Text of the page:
The relationship between science and society is an important one and arguably a measure of the intellectual and aspirational health of our civilization. One way to keep this relationship strong is to encourage the participation of artists in the scientific enterprise. Carthage College’s Institute of Paleontology in Kenosha does just that, providing an opportunity for artists, from visual to literary, to join its annual field school expeditions to collect, prepare, and conserve fossils. The participation of artists in this work has had profound effects for all involved, as they explore questions of science and experiment with interpretations and ways of communicating the experience.
As a vertebrate paleontologist, I study the growth and evolution of Tyrannosaurus rex and its relatives and direct the Institute of Paleontology at Carthage College which trains undergraduate students in the science’s skills of research, fieldwork, and laboratory work. The program is supported by the College and by the City of Kenosha, which houses the College’s fossil preparation laboratory in the city’s Dinosaur Discovery Museum. The dinosaur fossils collected during the field season are stored there and are displayed in the museum’s public exhibits. Students and volunteer citizen-scientists, including artists, help us collect fossils each summer in southeastern Montana.
One of these artists, Matthew Warren Lee, is an American landscape painter from Milwaukee who works primarily in oils. He earned degrees in painting and drawing from the University of Wisconsin-Milwaukee, and is currently a professor at the Milwaukee Institute of Art and Design (MIAD). One thing that sets Matthew’s artistic work apart is that his subject matter is drawn from first-hand experiences as a participant-observer of field-based science. Matthew has worked as staff at a research facility in icy, hostile, and awe-inspiring Antarctica and as a citizen-scientist in dusty southeastern Montana.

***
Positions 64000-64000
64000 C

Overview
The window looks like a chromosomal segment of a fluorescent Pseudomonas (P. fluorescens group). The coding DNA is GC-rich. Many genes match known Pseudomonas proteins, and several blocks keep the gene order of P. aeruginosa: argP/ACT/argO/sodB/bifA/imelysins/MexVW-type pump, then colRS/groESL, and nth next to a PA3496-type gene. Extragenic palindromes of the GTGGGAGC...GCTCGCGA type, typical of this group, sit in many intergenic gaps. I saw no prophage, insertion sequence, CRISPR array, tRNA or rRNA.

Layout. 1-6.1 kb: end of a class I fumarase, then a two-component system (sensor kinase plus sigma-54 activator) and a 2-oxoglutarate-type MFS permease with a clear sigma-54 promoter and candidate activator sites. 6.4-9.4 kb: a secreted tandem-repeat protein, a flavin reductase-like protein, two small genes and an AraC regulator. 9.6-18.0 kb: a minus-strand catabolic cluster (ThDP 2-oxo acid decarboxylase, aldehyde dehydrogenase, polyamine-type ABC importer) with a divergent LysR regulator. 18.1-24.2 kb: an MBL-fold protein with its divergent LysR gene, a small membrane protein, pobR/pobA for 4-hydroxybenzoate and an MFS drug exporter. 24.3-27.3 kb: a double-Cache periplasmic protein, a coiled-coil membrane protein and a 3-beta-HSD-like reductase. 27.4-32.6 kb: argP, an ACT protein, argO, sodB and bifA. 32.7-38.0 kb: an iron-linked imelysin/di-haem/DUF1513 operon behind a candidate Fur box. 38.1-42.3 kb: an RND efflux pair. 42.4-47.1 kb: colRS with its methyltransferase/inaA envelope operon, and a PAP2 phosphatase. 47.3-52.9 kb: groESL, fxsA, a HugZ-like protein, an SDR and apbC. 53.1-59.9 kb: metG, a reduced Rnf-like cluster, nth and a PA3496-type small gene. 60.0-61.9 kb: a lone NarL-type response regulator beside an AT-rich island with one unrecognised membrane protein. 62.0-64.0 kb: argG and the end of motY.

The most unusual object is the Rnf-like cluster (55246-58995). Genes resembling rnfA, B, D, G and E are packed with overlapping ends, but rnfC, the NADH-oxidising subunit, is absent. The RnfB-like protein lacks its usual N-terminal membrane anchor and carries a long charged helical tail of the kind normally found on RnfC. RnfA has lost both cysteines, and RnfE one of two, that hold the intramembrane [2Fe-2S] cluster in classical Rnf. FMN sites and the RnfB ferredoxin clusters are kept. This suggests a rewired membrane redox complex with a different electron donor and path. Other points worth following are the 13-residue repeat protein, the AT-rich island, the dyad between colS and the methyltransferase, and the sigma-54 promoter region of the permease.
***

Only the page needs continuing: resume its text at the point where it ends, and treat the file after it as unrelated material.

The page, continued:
While employed by a subsidiary of Raytheon, Matthew had two deployments in Antarctica. The first was in 2008, when he spent six months on the coast of the Transantarctic mountains as a member of the housekeeping staff at McMurdo Station.
Following a six-month break, Matthew began a second deployment as a porter at the Amundsen-Scott South Pole Station, where projects include the Ice Cube program to find neutrinos in the 9,000-foot thick ice sheet. During the continuous night of Antarctic winter, Matthew was the sole janitor in the station, which was the only shelter from the profound outside chill of -103 F. While at the South Pole Station, he visited the Geographic South Pole and witnessed the Aurora Australis overhead, which inspired several of his paintings.
Along with the crushing depths of oceanic trenches and the frigid, oxygen-deprived summits of the tallest mountains, Antarctica is the harshest environment on the planet. Matthew spent 371 days there, and his experiences are beautifully expressed in his paintings, which depict the starkness of the research station and its telescopes.